One great tip I received as a younger patent attorney was to name components to express function. Our co-founding partner, Ron Smith was a master of drafting claims. His sister, an English professor used to “grade his papers” by reading his patent applications and bleeding (using a red pen) all over them. For example, the phrase “in order to” should not be used. Just say “to” because “in order” is redundant.
On a more substantive issue, it is good practice in mechanical or electrical cases to name components with a name that expresses their function. Thus, calling something a “member” or “an elongate member” or “a cylindrical member” should be avoided. For example, here’s a phrase that could be improved:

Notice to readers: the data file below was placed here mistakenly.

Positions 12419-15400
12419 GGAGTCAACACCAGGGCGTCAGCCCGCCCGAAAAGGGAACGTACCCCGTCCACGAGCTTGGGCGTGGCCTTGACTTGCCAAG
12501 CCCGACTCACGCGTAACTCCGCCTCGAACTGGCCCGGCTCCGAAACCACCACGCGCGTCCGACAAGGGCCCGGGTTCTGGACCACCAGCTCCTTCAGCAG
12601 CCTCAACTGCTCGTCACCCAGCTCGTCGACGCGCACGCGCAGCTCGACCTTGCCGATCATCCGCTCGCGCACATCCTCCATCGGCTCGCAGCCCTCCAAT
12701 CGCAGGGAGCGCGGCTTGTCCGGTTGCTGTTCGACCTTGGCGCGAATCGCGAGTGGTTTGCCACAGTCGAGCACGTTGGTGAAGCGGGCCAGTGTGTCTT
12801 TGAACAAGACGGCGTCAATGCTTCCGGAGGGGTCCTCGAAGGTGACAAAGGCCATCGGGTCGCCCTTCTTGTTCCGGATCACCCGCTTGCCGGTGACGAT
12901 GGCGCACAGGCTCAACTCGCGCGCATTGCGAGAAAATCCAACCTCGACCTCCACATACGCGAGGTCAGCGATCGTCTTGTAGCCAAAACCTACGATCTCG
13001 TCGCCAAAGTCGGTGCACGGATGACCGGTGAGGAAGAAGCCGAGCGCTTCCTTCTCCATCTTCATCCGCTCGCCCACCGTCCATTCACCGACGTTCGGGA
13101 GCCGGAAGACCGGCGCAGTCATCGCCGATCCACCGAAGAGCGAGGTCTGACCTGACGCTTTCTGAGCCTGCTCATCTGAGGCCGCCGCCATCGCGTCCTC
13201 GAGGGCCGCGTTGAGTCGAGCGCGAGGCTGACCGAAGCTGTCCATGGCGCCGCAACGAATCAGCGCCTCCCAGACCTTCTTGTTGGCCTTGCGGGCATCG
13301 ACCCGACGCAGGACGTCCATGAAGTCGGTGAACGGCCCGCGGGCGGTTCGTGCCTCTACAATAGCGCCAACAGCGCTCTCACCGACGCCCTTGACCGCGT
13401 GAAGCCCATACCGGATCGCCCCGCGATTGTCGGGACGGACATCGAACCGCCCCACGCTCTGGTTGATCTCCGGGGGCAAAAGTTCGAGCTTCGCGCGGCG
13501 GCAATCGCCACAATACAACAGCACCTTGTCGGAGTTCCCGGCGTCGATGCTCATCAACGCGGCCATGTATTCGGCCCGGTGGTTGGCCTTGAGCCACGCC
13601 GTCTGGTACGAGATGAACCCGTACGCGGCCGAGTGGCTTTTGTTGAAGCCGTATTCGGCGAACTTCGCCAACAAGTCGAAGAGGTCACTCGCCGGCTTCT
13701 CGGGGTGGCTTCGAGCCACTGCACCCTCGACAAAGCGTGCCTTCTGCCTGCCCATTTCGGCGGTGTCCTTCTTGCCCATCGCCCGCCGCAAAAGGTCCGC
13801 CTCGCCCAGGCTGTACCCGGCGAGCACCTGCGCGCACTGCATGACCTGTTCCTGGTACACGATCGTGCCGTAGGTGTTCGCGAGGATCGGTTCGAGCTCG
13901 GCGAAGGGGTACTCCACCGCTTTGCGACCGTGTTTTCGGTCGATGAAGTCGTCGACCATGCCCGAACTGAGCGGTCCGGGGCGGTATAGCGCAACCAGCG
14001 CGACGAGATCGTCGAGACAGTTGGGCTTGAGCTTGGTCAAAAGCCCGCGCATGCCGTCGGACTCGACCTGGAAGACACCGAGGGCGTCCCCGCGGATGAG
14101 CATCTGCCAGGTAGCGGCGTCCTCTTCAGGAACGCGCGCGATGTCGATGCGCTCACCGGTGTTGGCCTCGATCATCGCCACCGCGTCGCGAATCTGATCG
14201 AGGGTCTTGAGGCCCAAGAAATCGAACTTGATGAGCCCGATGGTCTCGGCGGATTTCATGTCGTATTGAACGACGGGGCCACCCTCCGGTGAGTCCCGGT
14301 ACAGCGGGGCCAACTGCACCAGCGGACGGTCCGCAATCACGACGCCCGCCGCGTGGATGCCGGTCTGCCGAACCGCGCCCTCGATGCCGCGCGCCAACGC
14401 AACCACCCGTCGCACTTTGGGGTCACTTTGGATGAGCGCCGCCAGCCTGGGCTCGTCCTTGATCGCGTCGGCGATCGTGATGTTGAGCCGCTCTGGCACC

“a member extending between the two arm rests and behind the back, wherein the member stabilizes the back;”
If the member stabilizes the back, name it a stabilizer instead of a member. That makes the phrase more straightforward:
“a stabilizer extending between the two arm rests and behind the back for stabilizing the back;”
Or perhaps better yet:
“a back stabilizer extending between the two arm rests and behind the back;”
Notice how a function-descriptive name like “stabilizer” shortens the phrase and an even more function-descriptive name like “back stabilizer” shortens it even more. Using function-descriptive names also makes it easier to remember the various parts as the application is being written.